A face-on spiral in all its glory – and colours

Some 20 million light years away, galaxy NGC 3344 is a spectacular example of a face-on spiral galaxy, its brilliant core and spiral arms giving it the appearance of a cosmic pinwheel. The Hubble Space Telescope captured this composite image with its Wide Field Camera 3 using ultraviolet, optical and near-infrared filters to reveal more detail than the human eye could see.

Hot young stars shining in the galaxy’s spiral arms show up as brilliant blue while clouds of gas and dust that provide the raw material for new stars appear as glowing red concentrations. The bright stars to the left of the core displaying cross-like diffraction spikes are members of the Milky Way that are in the foreground.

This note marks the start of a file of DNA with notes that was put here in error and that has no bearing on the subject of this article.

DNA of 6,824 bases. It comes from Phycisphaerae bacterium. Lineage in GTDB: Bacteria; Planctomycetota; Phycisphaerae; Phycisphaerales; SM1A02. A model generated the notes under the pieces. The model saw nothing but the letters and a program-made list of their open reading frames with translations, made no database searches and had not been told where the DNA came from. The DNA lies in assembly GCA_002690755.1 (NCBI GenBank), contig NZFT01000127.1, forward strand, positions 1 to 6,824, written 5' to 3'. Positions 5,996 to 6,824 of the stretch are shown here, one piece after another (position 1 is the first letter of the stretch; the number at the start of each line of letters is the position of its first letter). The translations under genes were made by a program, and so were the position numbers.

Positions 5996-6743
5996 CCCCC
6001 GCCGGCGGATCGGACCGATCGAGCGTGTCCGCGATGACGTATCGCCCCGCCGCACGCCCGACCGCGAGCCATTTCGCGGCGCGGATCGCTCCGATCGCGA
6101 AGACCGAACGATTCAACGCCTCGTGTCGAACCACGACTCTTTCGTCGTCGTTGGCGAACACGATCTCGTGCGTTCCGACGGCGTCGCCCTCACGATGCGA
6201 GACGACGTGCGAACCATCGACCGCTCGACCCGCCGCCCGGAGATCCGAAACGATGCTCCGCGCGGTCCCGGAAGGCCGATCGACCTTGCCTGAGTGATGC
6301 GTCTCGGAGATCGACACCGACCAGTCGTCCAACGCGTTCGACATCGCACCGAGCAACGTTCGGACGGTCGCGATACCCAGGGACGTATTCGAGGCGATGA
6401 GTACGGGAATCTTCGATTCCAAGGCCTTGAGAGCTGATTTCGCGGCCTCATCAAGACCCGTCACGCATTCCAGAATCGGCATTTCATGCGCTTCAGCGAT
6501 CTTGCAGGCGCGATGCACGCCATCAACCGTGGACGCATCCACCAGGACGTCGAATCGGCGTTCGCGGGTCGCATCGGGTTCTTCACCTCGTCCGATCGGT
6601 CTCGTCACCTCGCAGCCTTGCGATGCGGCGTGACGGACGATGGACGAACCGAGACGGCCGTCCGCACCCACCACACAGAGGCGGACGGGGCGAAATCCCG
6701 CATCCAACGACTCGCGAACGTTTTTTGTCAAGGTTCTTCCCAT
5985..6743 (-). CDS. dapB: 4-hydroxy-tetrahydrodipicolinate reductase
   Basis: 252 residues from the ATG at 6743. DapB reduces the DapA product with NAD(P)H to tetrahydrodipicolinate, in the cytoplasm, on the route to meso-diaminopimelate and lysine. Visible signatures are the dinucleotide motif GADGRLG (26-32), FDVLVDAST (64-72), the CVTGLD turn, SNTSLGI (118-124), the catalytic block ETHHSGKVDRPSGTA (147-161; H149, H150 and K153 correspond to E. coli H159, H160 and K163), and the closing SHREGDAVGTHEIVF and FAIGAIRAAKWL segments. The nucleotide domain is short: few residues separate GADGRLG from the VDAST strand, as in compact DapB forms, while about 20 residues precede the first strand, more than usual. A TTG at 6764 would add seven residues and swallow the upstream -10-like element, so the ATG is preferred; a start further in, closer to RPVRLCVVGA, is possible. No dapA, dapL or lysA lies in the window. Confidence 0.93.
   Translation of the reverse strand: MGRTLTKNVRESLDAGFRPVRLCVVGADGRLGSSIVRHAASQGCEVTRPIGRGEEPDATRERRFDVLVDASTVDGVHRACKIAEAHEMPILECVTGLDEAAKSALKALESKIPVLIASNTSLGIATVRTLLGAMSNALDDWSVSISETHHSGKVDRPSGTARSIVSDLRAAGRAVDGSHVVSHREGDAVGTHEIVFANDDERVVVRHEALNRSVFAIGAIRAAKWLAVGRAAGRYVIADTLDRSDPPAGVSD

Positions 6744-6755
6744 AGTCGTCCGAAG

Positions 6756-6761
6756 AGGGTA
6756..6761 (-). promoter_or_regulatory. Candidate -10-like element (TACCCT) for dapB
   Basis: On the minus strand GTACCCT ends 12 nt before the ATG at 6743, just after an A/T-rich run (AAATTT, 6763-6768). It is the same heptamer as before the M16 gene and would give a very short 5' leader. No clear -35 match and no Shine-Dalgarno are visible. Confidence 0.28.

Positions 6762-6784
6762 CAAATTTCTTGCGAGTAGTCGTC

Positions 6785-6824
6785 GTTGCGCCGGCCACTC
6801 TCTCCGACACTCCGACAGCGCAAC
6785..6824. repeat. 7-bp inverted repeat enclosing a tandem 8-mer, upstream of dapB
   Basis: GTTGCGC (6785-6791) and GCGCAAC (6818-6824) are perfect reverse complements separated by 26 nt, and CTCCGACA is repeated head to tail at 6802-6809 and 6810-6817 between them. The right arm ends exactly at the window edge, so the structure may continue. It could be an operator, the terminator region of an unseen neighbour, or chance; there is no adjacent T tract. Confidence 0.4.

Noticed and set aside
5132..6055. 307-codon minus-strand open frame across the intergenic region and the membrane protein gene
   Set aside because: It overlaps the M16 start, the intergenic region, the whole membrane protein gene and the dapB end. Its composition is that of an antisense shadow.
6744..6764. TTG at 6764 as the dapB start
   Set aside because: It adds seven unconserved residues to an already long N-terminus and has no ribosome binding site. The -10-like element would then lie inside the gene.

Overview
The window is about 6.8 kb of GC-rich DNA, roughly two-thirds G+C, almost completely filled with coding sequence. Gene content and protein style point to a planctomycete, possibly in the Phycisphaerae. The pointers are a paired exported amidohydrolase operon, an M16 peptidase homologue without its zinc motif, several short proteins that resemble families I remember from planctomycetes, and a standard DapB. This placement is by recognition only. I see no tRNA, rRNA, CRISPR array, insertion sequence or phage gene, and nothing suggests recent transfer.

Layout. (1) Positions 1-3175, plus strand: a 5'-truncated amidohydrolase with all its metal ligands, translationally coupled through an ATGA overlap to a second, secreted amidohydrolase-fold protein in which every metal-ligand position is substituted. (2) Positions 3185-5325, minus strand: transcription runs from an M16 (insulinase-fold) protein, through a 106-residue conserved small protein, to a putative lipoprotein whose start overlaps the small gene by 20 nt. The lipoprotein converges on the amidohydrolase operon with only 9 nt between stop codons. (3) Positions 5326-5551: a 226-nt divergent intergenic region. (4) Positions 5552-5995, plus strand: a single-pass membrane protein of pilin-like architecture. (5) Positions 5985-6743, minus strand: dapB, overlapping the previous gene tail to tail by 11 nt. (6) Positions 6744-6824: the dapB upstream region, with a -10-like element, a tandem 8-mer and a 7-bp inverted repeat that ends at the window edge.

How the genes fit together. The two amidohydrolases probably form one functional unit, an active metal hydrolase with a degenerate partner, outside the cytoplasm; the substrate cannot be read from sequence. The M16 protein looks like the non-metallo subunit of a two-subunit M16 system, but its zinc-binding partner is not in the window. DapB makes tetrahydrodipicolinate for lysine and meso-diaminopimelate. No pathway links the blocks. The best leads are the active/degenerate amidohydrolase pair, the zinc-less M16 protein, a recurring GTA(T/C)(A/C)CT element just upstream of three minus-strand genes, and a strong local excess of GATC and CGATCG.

“While its face-on orientation reveals much about NGC 3344’s detailed structure, this galaxy is still enigmatic; astronomers have noticed that some of its outer stars are moving in a strange way,” the European Space Agency says in a release. “Often, the high concentration of stars in the centre of a galaxy can affect the movements of the outer stars, but this does not seem to be the case in NGC 3344. Astronomers suspect that these weirdly behaving outer stars may actually have been stolen from another galaxy, after a close encounter that took place long ago.”

Galaxy NGC 3344 appears face on in this spectacular composite image from the Hubble Space Telescope. Image: ESA/Hubble, NASA